2.1.1. Discussion
(i)In the absence of interaction (𝜆=0), we have 𝜀=𝑒∈ℝ; see (2.12). Depending on the interaction, each resonance energy 𝜀 may migrate into the upper complex plane, or it may stay on the real axis, as 𝜆≠0.(ii)The averages ⟨𝐴⟩𝑡 approach their ergodic means âŸ¨âŸ¨ğ´âŸ©âŸ©âˆž if and only if Im𝜀>0 for all 𝜀≠0. In this case, the convergence takes place on the time scale [Im𝜀]−1. Otherwise; ⟨𝐴⟩𝑡 oscillates. A sufficient condition for decay is that Im𝛿𝑒(𝑠)>0 (and 𝜆 small, see (2.12)).(iii)The error term in (2.11) is small in 𝜆, uniformly in 𝑡≥0, and it decays in time quicker than any of the main terms in the sum on the r.h.s.: indeed, Im𝜀=𝑂(𝜆2) while ğœ”î…žâˆ’ğ‘‚(𝜆)>ğœ”î…ž/2 independent of small values of 𝜆. However, this means that we are in the regime 𝜆2â‰ªğœ”î…ž<2𝜋/𝛽 (see before (2.11)), which implies that 𝜆2 must be much smaller than the temperature 𝑇=1/𝛽. Using a more refined analysis, one can get rid of this condition; see also remarks on page 376 of [10].(iv)Relation (2.13) shows that to lowest order in the perturbation, the group of (energy basis) matrix elements of any observable 𝐴 corresponding to a fixed energy difference 𝐸𝑚−𝐸𝑛 evolve jointly, while those of different such groups evolve independently.

It is well known that there are two kinds of processes which drive decay (or irreversibility) of S: energy-exchange processes characterized by [𝑣,𝐻S]≠0 and energy preserving ones where [𝑣,𝐻S]=0. The former are induced by interactions having nonvanishing probabilities for processes of absorption and emission of field quanta with energies corresponding to the Bohr frequencies of S and thus typically inducing thermalization of S. Energy preserving interactions suppress such processes, allowing only for a phase change of the system during the evolution (“phase damping”, [12–18]).

To our knowledge, energy-exchange systems have so far been treated using Born and Markov master equation approximations (Lindblad form of dynamics) or they have been studied numerically, while for energy conserving systems, one often can find an exact solution. The present representation (2.11) gives a detailed picture of the dynamics of averages of observables for interactions with and without energy exchange. The resonance energies 𝜀 and the functionals 𝑅𝜀 can be calculated for concrete models, as illustrated in the next section. We mention that the resonance dynamics representation can be used to study the dynamics of entanglement of qubits coupled to local and collective reservoirs, see [19].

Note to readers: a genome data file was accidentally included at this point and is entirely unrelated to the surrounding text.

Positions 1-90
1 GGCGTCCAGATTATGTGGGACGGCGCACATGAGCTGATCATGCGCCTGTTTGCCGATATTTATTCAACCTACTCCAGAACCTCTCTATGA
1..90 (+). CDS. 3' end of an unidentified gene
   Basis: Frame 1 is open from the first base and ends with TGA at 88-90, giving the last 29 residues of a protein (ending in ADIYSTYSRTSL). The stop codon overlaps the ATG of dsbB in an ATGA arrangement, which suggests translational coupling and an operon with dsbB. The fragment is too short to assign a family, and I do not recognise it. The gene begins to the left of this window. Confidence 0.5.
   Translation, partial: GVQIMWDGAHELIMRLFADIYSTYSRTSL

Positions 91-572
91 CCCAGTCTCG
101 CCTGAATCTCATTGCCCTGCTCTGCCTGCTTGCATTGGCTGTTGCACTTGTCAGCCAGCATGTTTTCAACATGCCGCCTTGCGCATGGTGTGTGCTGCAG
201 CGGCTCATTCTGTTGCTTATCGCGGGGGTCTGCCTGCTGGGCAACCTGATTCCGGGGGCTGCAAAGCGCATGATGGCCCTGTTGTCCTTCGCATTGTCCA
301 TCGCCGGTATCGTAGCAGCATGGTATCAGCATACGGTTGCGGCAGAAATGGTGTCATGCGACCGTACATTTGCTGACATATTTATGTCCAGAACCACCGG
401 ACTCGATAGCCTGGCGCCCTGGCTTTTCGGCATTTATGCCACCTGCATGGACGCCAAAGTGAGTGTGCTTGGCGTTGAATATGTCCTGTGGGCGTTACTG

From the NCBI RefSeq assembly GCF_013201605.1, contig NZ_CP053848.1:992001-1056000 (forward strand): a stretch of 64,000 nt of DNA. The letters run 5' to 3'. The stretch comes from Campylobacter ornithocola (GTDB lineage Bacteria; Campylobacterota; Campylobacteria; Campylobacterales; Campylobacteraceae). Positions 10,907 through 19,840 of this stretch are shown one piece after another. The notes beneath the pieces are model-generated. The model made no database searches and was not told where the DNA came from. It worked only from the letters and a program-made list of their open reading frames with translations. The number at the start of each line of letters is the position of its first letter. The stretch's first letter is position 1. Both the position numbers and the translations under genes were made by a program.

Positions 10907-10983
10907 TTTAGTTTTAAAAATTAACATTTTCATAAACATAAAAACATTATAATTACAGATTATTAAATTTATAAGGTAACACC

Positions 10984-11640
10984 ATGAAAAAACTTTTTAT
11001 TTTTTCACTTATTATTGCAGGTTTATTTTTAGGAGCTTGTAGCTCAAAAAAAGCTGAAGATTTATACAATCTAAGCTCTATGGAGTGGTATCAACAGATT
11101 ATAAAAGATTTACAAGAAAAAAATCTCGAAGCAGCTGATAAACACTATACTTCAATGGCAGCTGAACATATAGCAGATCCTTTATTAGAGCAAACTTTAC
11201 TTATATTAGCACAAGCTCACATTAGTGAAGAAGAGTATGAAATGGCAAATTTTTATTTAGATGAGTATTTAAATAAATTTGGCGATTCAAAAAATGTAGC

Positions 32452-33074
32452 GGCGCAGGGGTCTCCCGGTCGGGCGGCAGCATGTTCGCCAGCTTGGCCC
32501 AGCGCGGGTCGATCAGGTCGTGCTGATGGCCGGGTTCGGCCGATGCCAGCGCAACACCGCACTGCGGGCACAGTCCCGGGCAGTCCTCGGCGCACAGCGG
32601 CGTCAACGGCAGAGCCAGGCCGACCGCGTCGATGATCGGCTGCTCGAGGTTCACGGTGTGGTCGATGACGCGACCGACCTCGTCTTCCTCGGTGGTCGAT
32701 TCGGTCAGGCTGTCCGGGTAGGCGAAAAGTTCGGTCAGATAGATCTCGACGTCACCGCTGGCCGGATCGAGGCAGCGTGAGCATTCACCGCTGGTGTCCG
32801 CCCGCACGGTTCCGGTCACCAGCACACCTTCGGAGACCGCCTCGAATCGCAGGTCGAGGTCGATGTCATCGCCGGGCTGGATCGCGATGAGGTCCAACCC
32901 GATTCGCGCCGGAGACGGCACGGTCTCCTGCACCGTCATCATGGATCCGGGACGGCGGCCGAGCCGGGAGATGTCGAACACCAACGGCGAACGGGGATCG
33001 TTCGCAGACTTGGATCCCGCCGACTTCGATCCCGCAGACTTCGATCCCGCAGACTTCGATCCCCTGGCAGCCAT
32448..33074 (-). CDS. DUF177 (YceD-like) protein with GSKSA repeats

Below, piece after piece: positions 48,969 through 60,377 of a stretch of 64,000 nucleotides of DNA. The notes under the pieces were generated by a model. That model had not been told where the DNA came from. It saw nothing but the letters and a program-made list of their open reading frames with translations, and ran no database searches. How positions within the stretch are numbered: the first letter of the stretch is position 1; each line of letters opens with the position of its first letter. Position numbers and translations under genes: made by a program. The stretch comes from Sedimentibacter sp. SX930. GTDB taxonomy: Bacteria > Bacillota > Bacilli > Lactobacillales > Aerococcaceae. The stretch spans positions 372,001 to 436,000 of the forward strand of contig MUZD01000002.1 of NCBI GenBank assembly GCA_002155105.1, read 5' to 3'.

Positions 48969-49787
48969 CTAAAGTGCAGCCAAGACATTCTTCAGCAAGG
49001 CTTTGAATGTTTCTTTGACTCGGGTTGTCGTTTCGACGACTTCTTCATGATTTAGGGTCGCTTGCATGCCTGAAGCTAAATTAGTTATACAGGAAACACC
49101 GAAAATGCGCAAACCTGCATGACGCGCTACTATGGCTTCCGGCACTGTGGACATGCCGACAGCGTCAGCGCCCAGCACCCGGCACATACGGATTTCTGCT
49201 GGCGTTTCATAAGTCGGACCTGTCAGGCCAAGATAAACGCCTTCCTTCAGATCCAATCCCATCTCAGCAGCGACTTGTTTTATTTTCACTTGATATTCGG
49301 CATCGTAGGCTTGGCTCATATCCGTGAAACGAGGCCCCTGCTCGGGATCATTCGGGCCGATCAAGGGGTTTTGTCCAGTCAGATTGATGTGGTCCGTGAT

The dynamical resonance method can be generalized to time-dependent Hamiltonians. See [20, 21] for time-periodic Hamiltonians.

2.1.2. Contrast with Weak Coupling Approximation

Our representation (2.11) of the true dynamics of S relies only on the smallness of the coupling parameter 𝜆, and no approximation is made. In the absence of an exact solution, it is common to make a weak coupling Lindblad master equation approximation of the dynamics, in which the reduced density matrix evolves according to 𝜌𝑡=e𝑡ℒ𝜌0, where ℒ is the Lindblad generator, [22–24]. This approximation can lead to results that differ qualitatively from the true behaviour. For instance, the Lindblad master equation predicts that the system S approaches its Gibbs state at the temperature of the reservoir in the limit of large times. However, it is clear that in reality, the coupled system S+R will approach equilibrium, and hence the asymptotic state of S alone, being the reduction of the coupled equilibrium state, is the Gibbs state of S only to first approximation in the coupling (see also illustration below, and [9, 10]). In particular, the system's asymptotic density matrix is not diagonal in the original energy basis, but it has off-diagonal matrix elements of 𝑂(𝜆2). Features of this kind cannot be captured by the Lindblad approximation, but are captured in our approach.